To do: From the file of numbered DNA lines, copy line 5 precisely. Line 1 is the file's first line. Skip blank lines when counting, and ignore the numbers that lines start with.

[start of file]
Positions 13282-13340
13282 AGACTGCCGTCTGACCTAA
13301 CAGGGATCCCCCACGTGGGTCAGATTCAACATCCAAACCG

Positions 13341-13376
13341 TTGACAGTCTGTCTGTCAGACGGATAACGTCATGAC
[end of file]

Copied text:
13341 TTGACAGTCTGTCTGTCAGACGGATAACGTCATGAC